There may be some good news on the way in the fight against the virus.
Scientists are studying if blood from a four-year-old llama named
Winter could produce a special disease-fighting antibody that could put the
kibosh on Covid-19.
This is actual news.
Winter lives in Belgium with 130 other llamas and alpacas. Winter
also lives near Buffalo, New York, but Buffalo’s winter produces only snow
and gray skies, not quite as useful as we’d like.
Nevertheless, early tests show that the antibodies that
Belgium’s Winter produces may block the virus from entering and
As a public service I have done a bit of research on the lives of llamas and
what might be transferred to humans if they got a touch of llama DNA in the
Because we would have to use domesticated llamas, not the kind that run
wild, you should be aware of some llama behavior that could cause problems in
humans. If the llamas are over-socialized by humans when they are young,
they treat humans as they would treat other llamas – by bouts of spitting, kicking
and neck wrestling.
Now, I’m not one for kicking and spitting, but I used to do a bit of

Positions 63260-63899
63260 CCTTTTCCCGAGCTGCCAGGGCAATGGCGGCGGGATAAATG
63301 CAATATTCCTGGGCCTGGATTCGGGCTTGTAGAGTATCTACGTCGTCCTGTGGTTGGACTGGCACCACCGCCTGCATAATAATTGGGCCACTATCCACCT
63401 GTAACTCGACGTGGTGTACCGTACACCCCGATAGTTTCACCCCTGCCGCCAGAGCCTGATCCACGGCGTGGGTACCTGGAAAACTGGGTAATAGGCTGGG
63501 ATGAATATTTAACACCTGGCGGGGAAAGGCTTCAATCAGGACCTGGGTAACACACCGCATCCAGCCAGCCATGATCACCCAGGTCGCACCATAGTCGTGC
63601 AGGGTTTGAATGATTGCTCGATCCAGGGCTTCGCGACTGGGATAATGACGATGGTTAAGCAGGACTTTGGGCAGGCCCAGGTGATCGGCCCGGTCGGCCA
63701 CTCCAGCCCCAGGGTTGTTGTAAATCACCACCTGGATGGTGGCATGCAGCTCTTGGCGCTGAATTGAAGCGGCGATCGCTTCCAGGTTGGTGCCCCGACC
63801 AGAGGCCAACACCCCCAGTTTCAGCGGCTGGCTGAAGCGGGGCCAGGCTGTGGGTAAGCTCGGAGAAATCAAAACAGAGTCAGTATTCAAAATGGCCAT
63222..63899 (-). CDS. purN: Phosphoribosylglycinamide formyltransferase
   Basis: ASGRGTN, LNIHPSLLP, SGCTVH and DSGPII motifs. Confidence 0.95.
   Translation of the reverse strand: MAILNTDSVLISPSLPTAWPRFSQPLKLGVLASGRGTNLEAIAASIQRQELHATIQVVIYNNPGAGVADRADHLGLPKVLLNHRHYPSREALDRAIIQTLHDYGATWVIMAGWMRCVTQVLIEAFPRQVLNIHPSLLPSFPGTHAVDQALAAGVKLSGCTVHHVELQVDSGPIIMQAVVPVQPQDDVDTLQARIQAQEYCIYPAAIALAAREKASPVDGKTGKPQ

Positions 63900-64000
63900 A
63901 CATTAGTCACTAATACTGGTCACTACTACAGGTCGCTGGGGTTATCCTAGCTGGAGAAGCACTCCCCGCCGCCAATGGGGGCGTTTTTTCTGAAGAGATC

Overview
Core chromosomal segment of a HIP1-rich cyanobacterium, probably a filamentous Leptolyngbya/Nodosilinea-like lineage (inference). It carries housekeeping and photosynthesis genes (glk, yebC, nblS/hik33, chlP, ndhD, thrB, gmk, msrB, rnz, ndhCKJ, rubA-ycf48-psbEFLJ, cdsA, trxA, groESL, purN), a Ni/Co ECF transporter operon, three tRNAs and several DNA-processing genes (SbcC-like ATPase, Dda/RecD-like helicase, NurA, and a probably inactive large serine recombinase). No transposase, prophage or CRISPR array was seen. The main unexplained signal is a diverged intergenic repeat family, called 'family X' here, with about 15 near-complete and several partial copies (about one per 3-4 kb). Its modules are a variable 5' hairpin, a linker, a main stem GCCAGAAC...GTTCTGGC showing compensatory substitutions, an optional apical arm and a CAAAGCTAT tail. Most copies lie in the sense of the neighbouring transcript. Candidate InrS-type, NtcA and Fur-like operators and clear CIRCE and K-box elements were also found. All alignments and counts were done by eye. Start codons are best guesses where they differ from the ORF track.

neck wrestling myself when I was 16 and I came to enjoy it, to tell the truth.
She moved on from that, however, leaving me alone in the front seat
of my father’s 1952 Plymouth station wagon. The Plymouth was not quite as enjoyable
But that is not the only thing we humans might pick up from llamas.
It turns out that when llamas mate, the male may participate for 20 to 45
minutes. I consider this the very, very upside of a llama vaccine, so sign
me up. And, I suppose, there are women out there who would also
consider this a plus. I’m not asking for anyone out there to name names,
this being a family blog.
You are all aware, I’m sure, that the capital of Belgium is
Brussels. And, if Winter turns out to be as valuable as we’re all
hoping, we might well be on our way, despite our aversion, to the
next great vaccine using another of Belgium’s great resources.